Navigating a loan application can be a confusing process, but if you’ve got the right information, and mindset, it will help your business when the need is greatest.
Just ask Paul Kalra, founder of Hospital Connection, who spoke to the Toronto Star’s Jane Switzer about his experience applying for a small business loan to shore up payments to suppliers…
“If I don’t pay, they won’t continue to work for me.” he says. “The number one reason for me taking the loan was cash flow. Within a couple of weeks I felt a little better because I knew there was money in the business.”
He also provides a blunt assessment of what his fellow business owners might want to watch for… “you need to know that expenses are coming in the future, and that the money needs to be paid back.”
His tips for securing funding? Plan realistically, understand value, and listen to feedback from potential lenders.
Getting a small business loan is about more than your credit score
Lenders and banks meet with small business owners like Kalra on a regular basis – and while credit scores / ratings are widely understood as a big part of loan applications, there are other things that matter, too.
Alliance Bank, for example, offers traditional small business loans and places credit history at the top of their list to check on each application…but cash flow, revenue projections, available collateral, and the character of the borrower are also important factors. In fact, Alliance lists cash flow as the second most important factor when analyzing an application.
That’s good news for business owners / entrepreneurs, especially if your business is young and/or you are relying on your personal credit history to get a loan.
Using the cloud to prove cash flow, and revenue
The benefits of cloud computing for small business owners are often described in terms of money saved. But when it comes to a loan application, having a simple, powerful cloud solution can go a whole lot further.
If you avoid using older or overly complex software (and for some folks, Excel spreadsheets) you’re far more likely to accurately predict revenue and cash flow, minimizing your reliance on the powerful but often slow-to-build credit score.
That ability to quickly assess what’s happening in your business doesn’t just reduce your stress level, it makes you a more attractive loan applicant, too.
For example, if you’ve got $19k worth of inventory on-hand (which can be a liability to your loan application), being able to show booked sales of $15k for the next 45 days could act as a tipping point. Same goes for showing invoiced items that you are currently collecting on.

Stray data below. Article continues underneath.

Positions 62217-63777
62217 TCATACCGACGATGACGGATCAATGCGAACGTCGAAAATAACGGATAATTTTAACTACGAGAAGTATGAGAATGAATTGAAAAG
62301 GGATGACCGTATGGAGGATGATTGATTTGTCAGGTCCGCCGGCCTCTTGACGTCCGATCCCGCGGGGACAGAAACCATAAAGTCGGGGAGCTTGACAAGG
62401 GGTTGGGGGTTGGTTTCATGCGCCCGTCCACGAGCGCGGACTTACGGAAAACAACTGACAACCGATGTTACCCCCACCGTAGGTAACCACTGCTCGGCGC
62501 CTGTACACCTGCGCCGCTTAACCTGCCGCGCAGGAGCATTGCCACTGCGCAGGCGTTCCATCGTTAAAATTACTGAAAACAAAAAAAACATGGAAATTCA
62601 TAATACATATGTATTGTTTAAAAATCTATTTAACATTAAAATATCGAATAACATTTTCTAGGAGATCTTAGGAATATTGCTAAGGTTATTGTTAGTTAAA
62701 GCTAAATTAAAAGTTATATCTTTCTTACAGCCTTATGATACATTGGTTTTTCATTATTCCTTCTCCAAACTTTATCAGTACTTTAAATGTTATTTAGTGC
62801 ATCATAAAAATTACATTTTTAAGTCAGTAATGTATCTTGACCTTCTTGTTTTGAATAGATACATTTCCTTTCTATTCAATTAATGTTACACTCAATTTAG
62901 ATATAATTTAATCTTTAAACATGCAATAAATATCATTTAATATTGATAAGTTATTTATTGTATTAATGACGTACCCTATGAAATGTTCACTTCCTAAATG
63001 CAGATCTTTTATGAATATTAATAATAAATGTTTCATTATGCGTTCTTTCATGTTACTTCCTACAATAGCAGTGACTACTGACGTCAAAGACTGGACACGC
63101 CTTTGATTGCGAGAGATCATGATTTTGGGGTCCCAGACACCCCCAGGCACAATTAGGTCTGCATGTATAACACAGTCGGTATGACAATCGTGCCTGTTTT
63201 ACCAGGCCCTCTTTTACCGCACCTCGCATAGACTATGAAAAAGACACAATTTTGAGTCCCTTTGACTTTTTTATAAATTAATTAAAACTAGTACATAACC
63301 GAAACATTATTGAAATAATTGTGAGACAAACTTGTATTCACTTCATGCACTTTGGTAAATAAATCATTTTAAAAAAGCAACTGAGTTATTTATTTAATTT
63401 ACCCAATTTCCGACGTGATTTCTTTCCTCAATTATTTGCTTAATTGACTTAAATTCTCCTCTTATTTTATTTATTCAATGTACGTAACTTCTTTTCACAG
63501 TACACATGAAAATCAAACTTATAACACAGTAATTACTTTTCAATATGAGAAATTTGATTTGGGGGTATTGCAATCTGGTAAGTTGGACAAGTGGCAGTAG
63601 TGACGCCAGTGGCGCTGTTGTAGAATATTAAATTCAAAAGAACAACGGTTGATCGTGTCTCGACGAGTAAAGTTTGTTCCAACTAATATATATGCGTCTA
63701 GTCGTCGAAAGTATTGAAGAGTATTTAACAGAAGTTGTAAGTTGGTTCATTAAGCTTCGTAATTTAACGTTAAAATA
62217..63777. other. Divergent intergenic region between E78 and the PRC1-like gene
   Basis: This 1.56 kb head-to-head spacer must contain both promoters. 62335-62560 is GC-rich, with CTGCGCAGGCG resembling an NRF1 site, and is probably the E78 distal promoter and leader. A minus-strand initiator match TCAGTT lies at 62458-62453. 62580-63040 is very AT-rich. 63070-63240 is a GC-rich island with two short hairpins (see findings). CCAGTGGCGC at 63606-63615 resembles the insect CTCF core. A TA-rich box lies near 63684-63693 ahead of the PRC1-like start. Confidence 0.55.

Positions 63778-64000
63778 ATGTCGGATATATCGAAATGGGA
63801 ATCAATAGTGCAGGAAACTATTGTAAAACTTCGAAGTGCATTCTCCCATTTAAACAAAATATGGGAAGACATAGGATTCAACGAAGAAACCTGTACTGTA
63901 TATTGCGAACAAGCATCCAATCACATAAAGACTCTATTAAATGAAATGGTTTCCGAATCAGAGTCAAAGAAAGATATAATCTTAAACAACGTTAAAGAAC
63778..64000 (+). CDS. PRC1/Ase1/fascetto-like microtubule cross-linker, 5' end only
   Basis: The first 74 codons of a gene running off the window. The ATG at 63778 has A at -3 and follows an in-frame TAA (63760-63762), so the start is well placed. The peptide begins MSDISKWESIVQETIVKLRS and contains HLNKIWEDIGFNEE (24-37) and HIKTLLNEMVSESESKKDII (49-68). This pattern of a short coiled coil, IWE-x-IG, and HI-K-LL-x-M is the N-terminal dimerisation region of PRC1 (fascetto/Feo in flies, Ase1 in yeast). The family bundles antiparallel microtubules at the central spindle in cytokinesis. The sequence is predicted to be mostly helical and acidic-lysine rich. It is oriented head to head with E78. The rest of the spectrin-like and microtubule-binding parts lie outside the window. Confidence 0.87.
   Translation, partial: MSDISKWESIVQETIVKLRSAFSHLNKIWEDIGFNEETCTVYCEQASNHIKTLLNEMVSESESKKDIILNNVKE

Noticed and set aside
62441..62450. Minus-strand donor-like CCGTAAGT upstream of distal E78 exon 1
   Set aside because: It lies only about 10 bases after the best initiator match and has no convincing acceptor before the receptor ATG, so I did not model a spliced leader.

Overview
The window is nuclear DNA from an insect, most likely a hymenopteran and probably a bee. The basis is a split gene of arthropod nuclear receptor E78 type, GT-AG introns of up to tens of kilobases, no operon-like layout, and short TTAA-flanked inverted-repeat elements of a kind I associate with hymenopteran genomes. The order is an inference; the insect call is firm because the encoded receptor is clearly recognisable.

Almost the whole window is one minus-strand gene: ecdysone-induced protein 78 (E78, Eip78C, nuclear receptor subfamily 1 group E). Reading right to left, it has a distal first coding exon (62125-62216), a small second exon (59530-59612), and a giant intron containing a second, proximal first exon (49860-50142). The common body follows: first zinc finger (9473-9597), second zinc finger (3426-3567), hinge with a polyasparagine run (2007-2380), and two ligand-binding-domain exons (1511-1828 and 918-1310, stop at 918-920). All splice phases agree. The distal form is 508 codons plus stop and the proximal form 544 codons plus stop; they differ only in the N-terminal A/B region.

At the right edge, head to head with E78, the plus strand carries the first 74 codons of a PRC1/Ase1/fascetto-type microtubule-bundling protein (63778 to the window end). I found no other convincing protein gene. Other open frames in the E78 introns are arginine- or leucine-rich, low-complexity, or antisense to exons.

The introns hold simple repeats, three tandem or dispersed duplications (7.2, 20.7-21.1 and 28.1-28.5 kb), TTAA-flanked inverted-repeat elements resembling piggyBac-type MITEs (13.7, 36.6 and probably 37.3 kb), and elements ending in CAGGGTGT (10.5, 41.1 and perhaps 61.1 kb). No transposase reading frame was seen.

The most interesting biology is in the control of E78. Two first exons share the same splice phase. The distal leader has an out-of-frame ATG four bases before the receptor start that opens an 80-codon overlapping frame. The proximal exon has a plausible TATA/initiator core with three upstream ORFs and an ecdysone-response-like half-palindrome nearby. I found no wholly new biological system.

And if you’ve got automated accounting that syncs with your bank, you can also clearly demonstrate that your time will be spent getting new customers and keeping the ones you have happy, instead of dozens of hours poring over spreadsheets or trying to reconcile a credit card statement against accounts payable.
The evolution of online lending
But the cloud isn’t just improving cash flow & revenue projection, it’s also creating a new source of funding: online loans.
According to a recent survey by the Federal Reserve Bank of New York the number of small business owners turning to online lending is increasing, with 1 in 5 companies applying for a loan through traditional banking channels having also applied for a loan from an online lender. And the Harvard Business School points out that online lenders are the fastest growing segment within small business loans.
Eventually, online lenders may even find a way to sync up to your cloud accounting / invoicing / inventory, run your credit score, and quickly suggest loans / interest rates that fit you.
While online lending is making the loan application process easier and faster for business owners, you’ll still want to do your research, like Paul Kalra, since each lender relies on their own algorithmic blend to decide if you are worth loaning money to, and they’re not always transparent about the process.
One thing is clear: lenders care more about your business’ ability to grow long term and pay back the loan. As Kalra says: “If your business has some viability, you have to prove it.”
Being aware of cash flow and patterns in your purchasing, inventory, and accounting history not only creates accurate revenue projection, it proves your viability and makes your application an easy “yes” for lenders.